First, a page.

Wednesday, April 2, 2008

Despite technical difficulties, the boys in the bathtub deliver a memorable set

photo by Bob Nanna

I’ll admit it. I’m a huge Aloha fan. Wanna fight about it?

I’d been looking forward to their Subterranean show for what seemed like months so once Anathallo had finished their impressive set (so many people on that small stage at once, moving to one specific end. Hard not to be impressed!), I spared little time squirming and gently nudging my way through the crowd to the front. Miraculously, within what seemed like a lightning fast set change, it was time for them to get to it.

When I last bid Aloha to these guys, we were in Singapore, as they were headlining a stage at the yearly Baybeats festival in August and in a gross miscalculation of popularity, I was headlining the stage two over. I watched their set from a bridge overlooking the bay and the music seemed a perfect fit. A grand display of musical virtuosity in a grand setting. Calgon, take me away.

No offense, Subterranean, but Marina Bay, Singapore, you ain’t. Thankfully now smokeless, you’ll have to do. 4 swift clicks brought one of the standout tracks from Here Comes Everyone, “Boys in the Bathtub.” Tony Cavallario and TJ Lipple sat at the front of the stage manning the dual keyboards, new touring bassist Nick Anderson pounded out the pummeling bass, and drum whiz Cale Parks gave the song a jolt of urgency. With the words “If I had my way, I’d just turn back the clock” still mockingly ringing in the air, TJ’s amp broke, thus ceasing the set’s momentum after just the first song.

Aloha structures their live sets as continuous music. After each song, they flow right into an interlude while some instruments are switched, some are tuned. When something major backfires, it’s troubling… and the mostly toasted, talkative crowd with no musical distractions heads to the bar or begins conversations they have no intention of ceasing once the show begins again. Such is way of the small rock club. A few songs back into the set, with Cavallario now on guitar and Lipple on Marimba, they were finally back into the swing, ripping through the old but relevant “Let Your Head Hang Low,” the Some Echoes opening opus, “Brace Your Face,” and the newest addition to the Aloha catalogue of classics, “Body Buzz.” A good portion of the crowd stuck with ‘em, including a gentleman right in front of me who sang every lyric as if he himself were on stage.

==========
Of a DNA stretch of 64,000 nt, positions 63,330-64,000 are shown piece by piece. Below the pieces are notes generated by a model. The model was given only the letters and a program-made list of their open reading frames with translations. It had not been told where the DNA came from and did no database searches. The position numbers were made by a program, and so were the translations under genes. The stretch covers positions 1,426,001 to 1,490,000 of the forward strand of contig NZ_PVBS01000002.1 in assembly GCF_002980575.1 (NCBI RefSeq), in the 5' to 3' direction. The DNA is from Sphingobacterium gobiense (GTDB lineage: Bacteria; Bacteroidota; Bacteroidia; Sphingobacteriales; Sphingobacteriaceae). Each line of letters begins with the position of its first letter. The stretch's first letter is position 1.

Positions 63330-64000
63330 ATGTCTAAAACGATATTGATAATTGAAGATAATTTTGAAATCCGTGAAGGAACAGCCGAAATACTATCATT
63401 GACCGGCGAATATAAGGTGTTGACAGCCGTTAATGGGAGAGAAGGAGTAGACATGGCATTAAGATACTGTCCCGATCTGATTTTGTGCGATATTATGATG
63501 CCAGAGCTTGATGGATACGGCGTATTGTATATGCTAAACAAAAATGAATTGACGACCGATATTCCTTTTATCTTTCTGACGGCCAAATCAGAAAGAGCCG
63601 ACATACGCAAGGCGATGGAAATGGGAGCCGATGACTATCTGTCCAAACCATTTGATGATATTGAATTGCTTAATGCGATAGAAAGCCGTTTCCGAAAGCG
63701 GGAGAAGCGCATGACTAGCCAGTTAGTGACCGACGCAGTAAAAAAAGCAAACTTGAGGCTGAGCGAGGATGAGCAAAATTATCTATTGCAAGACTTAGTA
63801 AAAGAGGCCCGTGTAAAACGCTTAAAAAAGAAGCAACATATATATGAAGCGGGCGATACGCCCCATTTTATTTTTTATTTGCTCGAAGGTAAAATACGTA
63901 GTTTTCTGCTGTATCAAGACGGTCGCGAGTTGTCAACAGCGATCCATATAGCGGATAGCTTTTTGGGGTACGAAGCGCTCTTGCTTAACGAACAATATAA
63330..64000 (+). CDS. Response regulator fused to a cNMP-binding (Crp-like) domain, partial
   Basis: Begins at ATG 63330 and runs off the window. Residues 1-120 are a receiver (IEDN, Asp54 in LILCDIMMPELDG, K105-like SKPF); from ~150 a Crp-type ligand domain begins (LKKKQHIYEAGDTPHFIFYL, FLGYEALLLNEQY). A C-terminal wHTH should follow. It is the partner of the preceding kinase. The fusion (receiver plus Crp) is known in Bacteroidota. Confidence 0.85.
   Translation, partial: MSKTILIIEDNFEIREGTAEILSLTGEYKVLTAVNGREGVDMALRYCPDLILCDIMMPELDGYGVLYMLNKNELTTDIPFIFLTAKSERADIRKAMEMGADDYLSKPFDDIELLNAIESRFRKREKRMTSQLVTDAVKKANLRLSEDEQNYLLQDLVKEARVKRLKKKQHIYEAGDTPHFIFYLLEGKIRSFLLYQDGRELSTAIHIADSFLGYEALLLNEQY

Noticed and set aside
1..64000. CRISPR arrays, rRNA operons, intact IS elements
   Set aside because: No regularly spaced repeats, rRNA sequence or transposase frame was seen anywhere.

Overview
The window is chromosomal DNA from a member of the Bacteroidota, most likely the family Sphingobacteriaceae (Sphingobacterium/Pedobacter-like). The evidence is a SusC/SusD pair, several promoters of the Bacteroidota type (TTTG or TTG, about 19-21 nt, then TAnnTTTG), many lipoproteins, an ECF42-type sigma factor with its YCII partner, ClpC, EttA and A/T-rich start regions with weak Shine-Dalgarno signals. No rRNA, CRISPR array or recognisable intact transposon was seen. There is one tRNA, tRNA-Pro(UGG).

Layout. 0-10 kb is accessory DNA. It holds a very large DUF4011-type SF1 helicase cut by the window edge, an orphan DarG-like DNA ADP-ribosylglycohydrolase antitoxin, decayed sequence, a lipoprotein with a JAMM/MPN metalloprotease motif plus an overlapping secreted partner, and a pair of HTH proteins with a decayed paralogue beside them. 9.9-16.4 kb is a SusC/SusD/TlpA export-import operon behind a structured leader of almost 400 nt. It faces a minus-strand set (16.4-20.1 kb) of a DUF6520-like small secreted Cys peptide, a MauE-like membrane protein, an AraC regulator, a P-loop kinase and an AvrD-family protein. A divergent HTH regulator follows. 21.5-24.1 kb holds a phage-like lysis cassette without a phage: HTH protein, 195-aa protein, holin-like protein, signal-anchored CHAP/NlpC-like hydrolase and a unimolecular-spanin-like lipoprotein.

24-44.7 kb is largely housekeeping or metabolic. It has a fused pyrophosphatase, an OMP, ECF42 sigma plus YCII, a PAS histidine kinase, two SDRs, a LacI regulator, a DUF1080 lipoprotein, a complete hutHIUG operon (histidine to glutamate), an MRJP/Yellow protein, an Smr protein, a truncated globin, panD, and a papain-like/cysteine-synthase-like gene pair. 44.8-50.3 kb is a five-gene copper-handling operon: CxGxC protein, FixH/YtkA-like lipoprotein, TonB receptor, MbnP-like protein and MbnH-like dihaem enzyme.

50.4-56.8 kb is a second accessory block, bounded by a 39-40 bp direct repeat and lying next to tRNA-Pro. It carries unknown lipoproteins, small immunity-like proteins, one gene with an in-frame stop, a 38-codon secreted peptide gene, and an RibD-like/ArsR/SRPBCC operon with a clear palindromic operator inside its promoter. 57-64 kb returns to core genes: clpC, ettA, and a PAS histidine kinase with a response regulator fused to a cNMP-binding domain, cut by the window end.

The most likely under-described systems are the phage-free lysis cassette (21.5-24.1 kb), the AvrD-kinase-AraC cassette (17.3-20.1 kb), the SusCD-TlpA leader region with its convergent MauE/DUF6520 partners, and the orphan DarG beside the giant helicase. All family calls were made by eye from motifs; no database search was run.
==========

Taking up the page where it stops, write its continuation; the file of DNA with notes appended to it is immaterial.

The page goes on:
They ended their set with crowd favorite “You’ve Escaped” and before the applause died down and everyone dispersed, they awkwardly rushed back onstage for an encore. A strange decision, I thought, as it was getting late and although I could sit and watch them for another hour, the natives seemed to be getting restless. You wouldn’t fucking believe what happened next. They played my favorite song and dedicated it to ME. I nearly lost my mind, kind reader. “Ferocious Love” is one of those songs I’d like to have played at my wedding. And with the fast paced “Mountain,” the show was over.

Yeah, maybe I’ve got Aloha problems but trust me, I don’t get like this for just any band - just the really good ones that stick with it. Despite adversity, lineup changes, technical difficulties, and a relatively small (but slowly growing) dedicated audience, they are constantly on the road, recording, and producing amazing music where other bands have folded under the pressure of trying to attain an unrealistic level of acclaim. Good for them. And good for us. – Bob Nanna